The problem you have with women cyclists may just be more revealing about their defence mechanisms against creepy male cyclists using the common interest as a crutch to make to possibly ‘try it on’, which isn’t exactly fair given how ridiculous the majority look in lycra but what can you do.

    I’d rather not have my ride spoiled by cold stares or an assumption of lechery so rather sadly I’ve resorted to saying nothing now but will happily respond when acknowledged. Your post has made me question whether it might be worth remaining true to my nature and saying friendly ‘hi’ after all. Thanks for sharing, it made me think.

    Keep on, my grey bearded friend.

    PS. Congrats on being included in this month’s .net magazine as one of the top 20 designers in the world, kinda makes me feel glad I knew I was looking at quality first time around.

  4. #4 by Liam at September 6th, 2009

    Hi Andy,

    Although I don’t ride as you do I love to ride BMX, I presume these type of people are everywhere you visit however which is very sad.

    Within the BMX community, when you visit a new skate park for the first time its seems the vast majority of the local riders there are look down their noses at you or watch you vigorously as though they are being taken over by some sort of ‘alpha male’ syndrome.

    Its nice to know there are some riders out there like you however and I love reading your blog!

    Hope your well,

  5. #5 by Bryan at September 8th, 2009

    I didn’t realize you were in the Dallas area too. I ride down at White Rock Lake probably 4 or 5 days a week and see the mix like you said. Far more people don’t say anything than those that do. I always try to say ‘left’ but am bad about not saying hello or good morning/afternoon. I need to improve on that. Like you said, some of the chicks are the worst and I get the feeling that they would just as soon run me into the lake than have to break their aero position on their TT/tri bike. There is one girl though that has said hi on a couple of occasions and usually follows it with a good afternoon/morning. She’s caught me by surprise both times.

  6. #6 by E. Tage Larsen at September 12th, 2009


    Ah the loneliness of the long-distance cyclist. Though not entirely true it is fairly well understood that cycling is a sport for yourself rather than a group activity. This changes in the face of club rides and racing. Sometimes on your local stretch you’ll pull along somebody at about a similar pace and have a friendly chat with somebody before one or the other of you tires.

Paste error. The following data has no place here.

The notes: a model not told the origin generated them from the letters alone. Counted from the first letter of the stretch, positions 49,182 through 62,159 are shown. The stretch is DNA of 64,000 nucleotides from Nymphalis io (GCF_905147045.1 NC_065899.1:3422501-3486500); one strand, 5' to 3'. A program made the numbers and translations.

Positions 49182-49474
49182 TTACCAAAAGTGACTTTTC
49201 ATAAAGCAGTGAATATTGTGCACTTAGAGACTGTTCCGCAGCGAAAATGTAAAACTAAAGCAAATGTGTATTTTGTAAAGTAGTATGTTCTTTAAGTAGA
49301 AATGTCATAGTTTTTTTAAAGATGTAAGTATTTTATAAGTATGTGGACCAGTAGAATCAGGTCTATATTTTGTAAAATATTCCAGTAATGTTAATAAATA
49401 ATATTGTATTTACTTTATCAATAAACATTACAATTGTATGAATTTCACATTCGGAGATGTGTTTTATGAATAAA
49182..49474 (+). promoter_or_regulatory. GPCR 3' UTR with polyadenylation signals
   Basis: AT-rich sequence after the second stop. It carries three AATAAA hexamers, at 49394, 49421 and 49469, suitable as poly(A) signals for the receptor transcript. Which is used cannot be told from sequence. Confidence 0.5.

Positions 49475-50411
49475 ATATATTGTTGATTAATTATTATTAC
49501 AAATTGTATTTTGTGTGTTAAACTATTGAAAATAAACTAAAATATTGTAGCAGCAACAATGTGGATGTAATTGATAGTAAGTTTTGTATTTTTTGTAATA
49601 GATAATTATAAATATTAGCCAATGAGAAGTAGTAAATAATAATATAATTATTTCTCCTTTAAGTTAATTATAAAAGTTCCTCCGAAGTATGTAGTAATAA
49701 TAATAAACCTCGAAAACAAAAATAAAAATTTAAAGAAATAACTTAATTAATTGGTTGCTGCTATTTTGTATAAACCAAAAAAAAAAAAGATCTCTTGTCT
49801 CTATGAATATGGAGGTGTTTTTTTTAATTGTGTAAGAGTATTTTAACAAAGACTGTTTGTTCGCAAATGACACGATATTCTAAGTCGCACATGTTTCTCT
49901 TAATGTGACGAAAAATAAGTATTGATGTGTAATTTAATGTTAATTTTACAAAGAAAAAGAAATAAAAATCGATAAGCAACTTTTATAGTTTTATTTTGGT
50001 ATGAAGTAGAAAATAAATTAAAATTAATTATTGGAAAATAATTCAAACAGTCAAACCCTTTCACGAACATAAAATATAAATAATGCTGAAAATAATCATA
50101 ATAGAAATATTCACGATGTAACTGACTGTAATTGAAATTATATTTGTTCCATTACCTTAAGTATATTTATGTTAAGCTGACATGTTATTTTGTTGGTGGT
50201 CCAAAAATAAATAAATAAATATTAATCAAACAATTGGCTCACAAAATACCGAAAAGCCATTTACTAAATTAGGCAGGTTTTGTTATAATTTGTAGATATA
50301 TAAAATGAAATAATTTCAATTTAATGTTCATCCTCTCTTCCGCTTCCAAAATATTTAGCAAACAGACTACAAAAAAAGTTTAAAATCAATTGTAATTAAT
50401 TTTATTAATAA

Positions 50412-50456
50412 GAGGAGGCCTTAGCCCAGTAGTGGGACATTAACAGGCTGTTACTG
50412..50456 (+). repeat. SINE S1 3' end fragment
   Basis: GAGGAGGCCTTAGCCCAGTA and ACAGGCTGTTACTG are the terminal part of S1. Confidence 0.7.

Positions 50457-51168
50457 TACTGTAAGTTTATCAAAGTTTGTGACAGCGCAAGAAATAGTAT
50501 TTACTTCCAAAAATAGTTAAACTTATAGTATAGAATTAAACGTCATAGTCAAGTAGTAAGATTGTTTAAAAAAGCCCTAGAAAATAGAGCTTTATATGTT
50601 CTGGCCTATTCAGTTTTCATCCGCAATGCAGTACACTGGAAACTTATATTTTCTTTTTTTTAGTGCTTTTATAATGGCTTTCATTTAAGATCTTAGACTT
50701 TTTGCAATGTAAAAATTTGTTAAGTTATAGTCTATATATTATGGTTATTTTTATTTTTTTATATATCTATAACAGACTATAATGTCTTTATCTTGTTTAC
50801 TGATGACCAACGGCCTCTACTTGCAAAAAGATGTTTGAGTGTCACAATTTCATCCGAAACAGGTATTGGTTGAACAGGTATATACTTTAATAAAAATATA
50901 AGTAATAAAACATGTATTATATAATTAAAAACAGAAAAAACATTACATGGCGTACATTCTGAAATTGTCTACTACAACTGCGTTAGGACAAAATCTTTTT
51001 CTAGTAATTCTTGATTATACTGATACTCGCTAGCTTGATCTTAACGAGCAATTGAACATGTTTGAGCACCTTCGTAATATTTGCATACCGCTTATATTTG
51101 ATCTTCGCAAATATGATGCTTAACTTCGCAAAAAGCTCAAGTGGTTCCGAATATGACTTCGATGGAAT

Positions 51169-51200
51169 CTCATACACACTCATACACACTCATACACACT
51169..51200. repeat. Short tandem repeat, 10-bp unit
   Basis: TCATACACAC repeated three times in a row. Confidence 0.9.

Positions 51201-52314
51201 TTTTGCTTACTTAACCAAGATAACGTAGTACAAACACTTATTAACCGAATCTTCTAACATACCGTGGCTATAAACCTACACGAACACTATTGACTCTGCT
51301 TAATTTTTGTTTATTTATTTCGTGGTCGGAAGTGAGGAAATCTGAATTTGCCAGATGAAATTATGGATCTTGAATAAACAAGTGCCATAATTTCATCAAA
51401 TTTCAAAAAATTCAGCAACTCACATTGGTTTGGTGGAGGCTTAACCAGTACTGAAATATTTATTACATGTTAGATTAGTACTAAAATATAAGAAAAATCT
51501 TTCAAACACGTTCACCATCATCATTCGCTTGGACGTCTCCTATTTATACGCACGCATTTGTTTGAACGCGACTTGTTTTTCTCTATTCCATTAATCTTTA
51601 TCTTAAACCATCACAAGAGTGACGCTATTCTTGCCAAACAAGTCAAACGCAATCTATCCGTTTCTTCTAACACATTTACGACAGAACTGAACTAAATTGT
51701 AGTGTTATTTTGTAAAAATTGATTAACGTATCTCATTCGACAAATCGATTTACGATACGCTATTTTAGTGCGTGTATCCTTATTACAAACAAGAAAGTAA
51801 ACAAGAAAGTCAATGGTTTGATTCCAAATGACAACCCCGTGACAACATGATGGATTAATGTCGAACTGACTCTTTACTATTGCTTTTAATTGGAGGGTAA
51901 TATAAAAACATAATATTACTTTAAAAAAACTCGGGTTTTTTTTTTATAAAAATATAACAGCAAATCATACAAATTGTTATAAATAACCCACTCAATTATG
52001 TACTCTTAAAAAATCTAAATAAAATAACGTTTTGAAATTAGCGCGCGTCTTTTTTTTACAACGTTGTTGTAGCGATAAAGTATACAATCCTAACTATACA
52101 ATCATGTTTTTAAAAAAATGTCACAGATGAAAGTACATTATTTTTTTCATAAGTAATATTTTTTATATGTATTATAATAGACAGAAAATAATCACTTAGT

But nobody wants to ride with the “new guy”. In club rides they usually do fairly well to advertise how hilly it is what grade of climber you need to be and what the average pace is on flats. Private groups are self selective that way.

    Meeting somebody mid-ride throws up flags that you might want to hang out because you’re both on bikes when the odds of you and them being in the same shape and with the same training routine at pretty slim odds. As noted above, women likely will always be much less receptive to casual greetings unless you’ve brought a girl with you to disarm things.

    I don’t know that cyclists are worse than other people. It’s competitive which is already a small end of the pond. It’s pretty isolated. A LOT of people at the upper ends are Tri-athletes, and those people are Really fucked up.

    Your best bet for social interaction is at some sort of short loop where riders of different levels congregate and if somebody digs your patter … they can chill for a loop and hang out. It sounds like the straightaway that you have is only going to alienate things for you. People going from point A to point B really don’t want to be delayed.

    Times they do change though. Old school riders are very civil. I’m one of the few people i know that still asks if people are “alright” when they’ve stopped with a flat. The kids don’t have that air of civility these days.

    And, instead of “Left” perhaps you’d get more action from a cordial, “On your Left.” :)

    But then, I’m a misanthropist so perhaps you should take all this optimism with a grain of salt.

  7. #7 by hjq at September 15th, 2009

    I just bought a dirt cheap 700c road bike at target just for fun and nothing competitive . I have not ran into other bikers on the road but I did post a thread at the bicycle forum.com about using my 3.5oz paintball bottle of co2 to fill my 110psi tires and wow. I felt smaller that dirt with all the very negative feed back. I figure if the majority of them are that rude in private then I would not want to meet them in person.

  8. #8 by Josh Bruce at September 21st, 2009

    I find most sports which pit skill versus skill to be this way – unfriendly competition. One of the reasons I like doing Parkour in my area – not many people wanting to “give-it-a-go” as it were.